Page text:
Visit our trading courses page to compare the Atlas Line and Trade Scalper or purchase both so you can trade like John Paul, here.
Let’s put two charts side-by-side: the Atlas Line on the left and the Trade Scalper on the right. As you can see, the Trade Scalper chart on the right already has a signal (in purple). No signals appear yet for the Atlas Line. The reason why we’re showing both systems is that many traders prefer combining these methods. The Atlas Line is good for signals and providing an overall direction of expected price activity. Using that information, you can confirm (i.e. get a second opinion for) Trade Scalper trades.
At about 2:00 in, you’ll hear a doorbell sound that corresponds with an Atlas Line Long signal. The buy (long) signal occurs when price is at 3305.25. The idea is to quickly place a trade according to the signal. John Paul believes the anticipated upward price climb (based on the Atlas Line signal) also matches up with a retracement, whereby price climbs back up to test prior highs.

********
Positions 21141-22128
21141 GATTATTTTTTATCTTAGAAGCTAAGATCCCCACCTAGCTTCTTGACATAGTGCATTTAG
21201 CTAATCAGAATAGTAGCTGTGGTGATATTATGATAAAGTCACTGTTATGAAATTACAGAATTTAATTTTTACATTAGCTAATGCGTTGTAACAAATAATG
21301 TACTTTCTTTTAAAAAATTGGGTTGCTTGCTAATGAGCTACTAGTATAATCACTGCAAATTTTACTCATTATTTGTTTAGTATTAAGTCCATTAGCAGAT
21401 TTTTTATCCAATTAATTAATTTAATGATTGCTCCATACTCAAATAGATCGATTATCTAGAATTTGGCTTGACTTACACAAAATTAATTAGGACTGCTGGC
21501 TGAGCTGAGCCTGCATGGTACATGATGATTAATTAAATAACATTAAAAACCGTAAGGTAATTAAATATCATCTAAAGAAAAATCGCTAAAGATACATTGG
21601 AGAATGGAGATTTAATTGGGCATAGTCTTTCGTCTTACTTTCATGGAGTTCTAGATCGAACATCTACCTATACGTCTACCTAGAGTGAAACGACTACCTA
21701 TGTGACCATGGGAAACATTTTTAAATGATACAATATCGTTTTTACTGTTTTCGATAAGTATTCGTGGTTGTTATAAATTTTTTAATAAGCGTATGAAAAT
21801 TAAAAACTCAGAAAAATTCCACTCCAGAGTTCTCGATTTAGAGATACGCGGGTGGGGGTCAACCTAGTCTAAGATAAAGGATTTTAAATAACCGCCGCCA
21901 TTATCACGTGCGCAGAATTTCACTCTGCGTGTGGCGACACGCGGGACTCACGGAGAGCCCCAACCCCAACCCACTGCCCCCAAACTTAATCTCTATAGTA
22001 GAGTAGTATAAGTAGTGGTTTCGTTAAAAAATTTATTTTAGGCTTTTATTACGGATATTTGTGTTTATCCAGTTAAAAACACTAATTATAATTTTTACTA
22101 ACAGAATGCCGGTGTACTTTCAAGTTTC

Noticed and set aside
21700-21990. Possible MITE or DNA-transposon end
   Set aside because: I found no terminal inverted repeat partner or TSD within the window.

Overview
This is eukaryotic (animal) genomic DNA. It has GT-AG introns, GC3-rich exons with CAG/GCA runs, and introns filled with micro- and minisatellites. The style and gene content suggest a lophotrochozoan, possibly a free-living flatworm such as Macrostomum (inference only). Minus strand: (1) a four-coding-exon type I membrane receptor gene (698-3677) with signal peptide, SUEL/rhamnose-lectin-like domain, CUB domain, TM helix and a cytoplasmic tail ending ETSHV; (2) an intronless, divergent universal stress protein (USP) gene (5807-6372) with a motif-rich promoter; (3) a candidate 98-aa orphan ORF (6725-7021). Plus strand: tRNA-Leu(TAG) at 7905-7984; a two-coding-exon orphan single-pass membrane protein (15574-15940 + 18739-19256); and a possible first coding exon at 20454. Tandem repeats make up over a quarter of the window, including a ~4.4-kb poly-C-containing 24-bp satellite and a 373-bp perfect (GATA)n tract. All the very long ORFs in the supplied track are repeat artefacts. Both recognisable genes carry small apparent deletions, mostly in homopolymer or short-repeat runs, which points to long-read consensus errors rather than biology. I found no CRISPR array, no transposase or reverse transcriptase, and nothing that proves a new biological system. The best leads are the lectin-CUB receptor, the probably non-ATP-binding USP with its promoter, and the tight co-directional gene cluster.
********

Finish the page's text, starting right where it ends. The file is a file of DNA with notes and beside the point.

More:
Remember the market has a different attitude or behavior depending on volatility. Over time, you may notice a certain personality emerge during slow activity and also when fast. We adjust our profit target and stop-loss values based on current market conditions. This means we want to trade based on realistic values that we believe the market can “afford” to give us.
Jump to 5:25 and you’ll see a Trade Scalper signal. We have the indicator also set up to use the doorbell sound. The Trade Scalper goes for more trades but of lesser value (three to four ticks on average) as compared to the Atlas Line. The Atlas Line, in comparison, may produce a couple of primary Dbl Bar Long or Short signals per day on average.